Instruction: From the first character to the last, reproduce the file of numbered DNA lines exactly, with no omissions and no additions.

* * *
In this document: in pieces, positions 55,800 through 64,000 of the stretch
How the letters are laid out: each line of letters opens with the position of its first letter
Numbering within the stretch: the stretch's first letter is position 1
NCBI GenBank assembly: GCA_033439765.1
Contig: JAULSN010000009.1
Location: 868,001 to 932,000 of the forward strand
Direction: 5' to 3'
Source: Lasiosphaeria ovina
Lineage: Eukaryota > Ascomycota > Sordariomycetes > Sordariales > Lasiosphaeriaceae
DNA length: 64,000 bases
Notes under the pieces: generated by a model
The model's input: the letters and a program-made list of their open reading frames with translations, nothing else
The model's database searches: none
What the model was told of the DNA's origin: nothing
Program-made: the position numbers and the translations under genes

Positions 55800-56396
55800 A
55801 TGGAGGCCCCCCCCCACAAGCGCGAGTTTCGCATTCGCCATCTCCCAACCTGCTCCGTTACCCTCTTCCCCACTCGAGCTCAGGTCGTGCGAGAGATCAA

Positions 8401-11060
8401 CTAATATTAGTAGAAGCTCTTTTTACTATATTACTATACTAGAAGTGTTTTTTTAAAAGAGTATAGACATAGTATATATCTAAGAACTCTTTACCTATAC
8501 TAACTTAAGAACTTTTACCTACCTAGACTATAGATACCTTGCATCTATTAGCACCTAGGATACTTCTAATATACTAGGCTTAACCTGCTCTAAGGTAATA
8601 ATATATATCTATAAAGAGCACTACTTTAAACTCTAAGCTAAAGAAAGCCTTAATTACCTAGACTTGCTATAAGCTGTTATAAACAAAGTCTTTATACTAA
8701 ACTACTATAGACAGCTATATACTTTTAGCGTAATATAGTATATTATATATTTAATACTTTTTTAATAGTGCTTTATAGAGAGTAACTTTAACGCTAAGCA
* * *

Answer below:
In this document: in pieces, positions 55,800 through 64,000 of the stretch
How the letters are laid out: each line of letters opens with the position of its first letter
Numbering within the stretch: the stretch's first letter is position 1
NCBI GenBank assembly: GCA_033439765.1
Contig: JAULSN010000009.1
Location: 868,001 to 932,000 of the forward strand
Direction: 5' to 3'
Source: Lasiosphaeria ovina
Lineage: Eukaryota > Ascomycota > Sordariomycetes > Sordariales > Lasiosphaeriaceae
DNA length: 64,000 bases
Notes under the pieces: generated by a model
The model's input: the letters and a program-made list of their open reading frames with translations, nothing else
The model's database searches: none
What the model was told of the DNA's origin: nothing
Program-made: the position numbers and the translations under genes

Positions 55800-56396
55800 A
55801 TGGAGGCCCCCCCCCACAAGCGCGAGTTTCGCATTCGCCATCTCCCAACCTGCTCCGTTACCCTCTTCCCCACTCGAGCTCAGGTCGTGCGAGAGATCAA

Positions 8401-11060
8401 CTAATATTAGTAGAAGCTCTTTTTACTATATTACTATACTAGAAGTGTTTTTTTAAAAGAGTATAGACATAGTATATATCTAAGAACTCTTTACCTATAC
8501 TAACTTAAGAACTTTTACCTACCTAGACTATAGATACCTTGCATCTATTAGCACCTAGGATACTTCTAATATACTAGGCTTAACCTGCTCTAAGGTAATA
8601 ATATATATCTATAAAGAGCACTACTTTAAACTCTAAGCTAAAGAAAGCCTTAATTACCTAGACTTGCTATAAGCTGTTATAAACAAAGTCTTTATACTAA
8701 ACTACTATAGACAGCTATATACTTTTAGCGTAATATAGTATATTATATATTTAATACTTTTTTAATAGTGCTTTATAGAGAGTAACTTTAACGCTAAGCA